A well informed and evidence based national action plan has a higher chance to be successfully implemented and to produce results for the benefit of public health.
A national action plan should be based on local data and tailored to the specific setting depending on factors such as the size, complexity, and resources available. Health policies that are not built upon research evidence and relevant data are less likely to deliver the desired outcome. Moreover, poorly informed decision-making can contribute to, or even worsen, problems related to effectiveness, efficiency, and equity of health systems. A situation analysis can be of great value to assess the current situation and influence relevant stakeholders. It provides an overview of the current antibiotic resistance situation and its drivers, and reviews existing policies, activities, structures, systems and stakeholders serving to inform and build the foundation for a national action plan.
Conduct a situation analysis
In the case of antibiotic resistance, assessing the current situation is of high importance in order to ensure an effective and efficient policy process. A thorough analysis usually combines a review of already existing data with the generation of new data. In some settings, a small scale analysis such as a point prevalence study in a representative hospital in combination with a desk review of existing data may be enough as a starting point for the policy process. A situation analysis can include, but is not limited to, a review of:
- Current antibiotic resistance related activities, structures and stakeholders
- Capacity and structures to conduct surveillance of resistance and monitoring of use
- Rates of resistance and infection
- Antimicrobial use in humans, animals, plants, other environmental settings
- Perceptions and behaviour related to known drivers of AMR
- Status of quality assurance of manufactured and/or imported pharmaceuticals
- Current capacity of country systems to regulate and enforce regulations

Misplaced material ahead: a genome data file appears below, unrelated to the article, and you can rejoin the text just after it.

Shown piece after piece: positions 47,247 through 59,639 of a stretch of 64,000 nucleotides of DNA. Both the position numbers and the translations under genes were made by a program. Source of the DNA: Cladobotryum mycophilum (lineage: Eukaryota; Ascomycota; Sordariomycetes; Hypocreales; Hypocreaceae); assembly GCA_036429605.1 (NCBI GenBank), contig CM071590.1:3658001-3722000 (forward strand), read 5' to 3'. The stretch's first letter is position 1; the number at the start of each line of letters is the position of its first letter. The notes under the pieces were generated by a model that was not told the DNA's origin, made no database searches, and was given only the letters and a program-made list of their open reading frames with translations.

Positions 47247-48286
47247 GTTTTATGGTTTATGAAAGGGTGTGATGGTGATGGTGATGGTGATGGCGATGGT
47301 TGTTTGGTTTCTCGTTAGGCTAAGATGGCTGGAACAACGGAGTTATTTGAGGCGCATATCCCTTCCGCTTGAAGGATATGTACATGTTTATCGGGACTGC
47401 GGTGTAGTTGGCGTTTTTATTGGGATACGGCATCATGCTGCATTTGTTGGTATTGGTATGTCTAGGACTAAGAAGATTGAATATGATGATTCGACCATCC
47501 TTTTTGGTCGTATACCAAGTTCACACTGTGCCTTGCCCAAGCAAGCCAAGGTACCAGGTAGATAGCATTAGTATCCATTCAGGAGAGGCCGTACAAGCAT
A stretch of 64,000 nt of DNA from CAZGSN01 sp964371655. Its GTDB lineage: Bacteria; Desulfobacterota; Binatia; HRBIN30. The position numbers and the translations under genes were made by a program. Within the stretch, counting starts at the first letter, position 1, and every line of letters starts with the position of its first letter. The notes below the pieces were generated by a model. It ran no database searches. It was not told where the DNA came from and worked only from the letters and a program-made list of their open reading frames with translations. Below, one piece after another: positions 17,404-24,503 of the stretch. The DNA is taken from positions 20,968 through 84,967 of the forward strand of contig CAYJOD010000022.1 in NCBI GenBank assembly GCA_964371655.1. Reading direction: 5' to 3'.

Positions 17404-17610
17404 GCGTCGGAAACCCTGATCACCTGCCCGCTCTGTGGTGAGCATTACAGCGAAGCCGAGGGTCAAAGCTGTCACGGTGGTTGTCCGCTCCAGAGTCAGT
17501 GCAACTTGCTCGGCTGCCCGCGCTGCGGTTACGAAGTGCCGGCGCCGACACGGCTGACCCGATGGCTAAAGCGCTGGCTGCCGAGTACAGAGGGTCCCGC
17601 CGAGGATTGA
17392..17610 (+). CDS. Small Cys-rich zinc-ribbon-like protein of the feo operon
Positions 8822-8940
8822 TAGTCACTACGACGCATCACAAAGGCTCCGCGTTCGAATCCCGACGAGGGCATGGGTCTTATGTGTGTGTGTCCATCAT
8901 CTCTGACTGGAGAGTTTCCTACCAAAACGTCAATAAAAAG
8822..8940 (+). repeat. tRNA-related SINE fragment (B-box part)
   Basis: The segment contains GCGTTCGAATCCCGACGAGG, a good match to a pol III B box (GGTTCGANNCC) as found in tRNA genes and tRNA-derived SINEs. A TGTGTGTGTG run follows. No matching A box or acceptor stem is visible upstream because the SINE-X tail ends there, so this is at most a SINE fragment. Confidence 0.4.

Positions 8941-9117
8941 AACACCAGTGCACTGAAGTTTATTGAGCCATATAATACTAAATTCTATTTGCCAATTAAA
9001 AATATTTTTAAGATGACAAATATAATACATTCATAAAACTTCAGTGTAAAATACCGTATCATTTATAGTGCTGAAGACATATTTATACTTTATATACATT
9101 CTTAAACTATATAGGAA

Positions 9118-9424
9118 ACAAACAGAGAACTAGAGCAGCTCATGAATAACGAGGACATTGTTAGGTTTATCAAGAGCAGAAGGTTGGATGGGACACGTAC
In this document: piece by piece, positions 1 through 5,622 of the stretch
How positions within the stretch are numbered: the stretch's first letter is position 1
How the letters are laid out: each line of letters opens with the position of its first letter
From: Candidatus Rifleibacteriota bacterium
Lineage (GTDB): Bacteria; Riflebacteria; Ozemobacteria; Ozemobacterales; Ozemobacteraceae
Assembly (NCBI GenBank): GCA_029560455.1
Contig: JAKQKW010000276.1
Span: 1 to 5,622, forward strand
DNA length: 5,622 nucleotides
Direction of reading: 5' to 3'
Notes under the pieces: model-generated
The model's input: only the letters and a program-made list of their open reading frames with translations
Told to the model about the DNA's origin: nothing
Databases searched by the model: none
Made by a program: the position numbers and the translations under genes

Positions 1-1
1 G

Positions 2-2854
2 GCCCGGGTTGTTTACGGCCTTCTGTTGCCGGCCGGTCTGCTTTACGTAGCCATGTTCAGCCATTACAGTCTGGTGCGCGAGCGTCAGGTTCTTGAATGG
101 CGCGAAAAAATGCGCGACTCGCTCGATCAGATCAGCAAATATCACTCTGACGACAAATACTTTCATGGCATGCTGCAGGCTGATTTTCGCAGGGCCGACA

- Existence and enforcement of policies and legal frameworks
- Availability of alternatives to antimicrobials, including vaccines and others
Assess and generate data
A first step is to see if any information on the following components already exists. Unfortunately data is sparse in resource-limited settings, so often new data needs to be generated. See Development process of National Action Plans for an example and the MEASURE focus area for more information on:
- Burden of antibiotic resistance
- Antibiotic resistance
- Consumption of antibiotics
- Appropriateness of use
- Quality of antibiotics
- Knowledge, attitudes, beliefs and practices – KABP
GARP situation analyses
The Global Antibiotic Resistance Partnership (GARP) has, in collaboration with a number of specific countries, conducted national situation analyses focusing on antibiotic use and resistance. These can be of inspiration and serve as guidance for similar country-specific assessments. Click on the respective country to access the reports:
Understand barriers and facilitators of change
A successful implementation can be enabled or hindered by policies and guidelines, individual responsiveness or level of organizational support. Brainstorming, interviews, focus groups, observations or surveys can be used to help understand the barriers and facilitators to develop effective programs and interventions.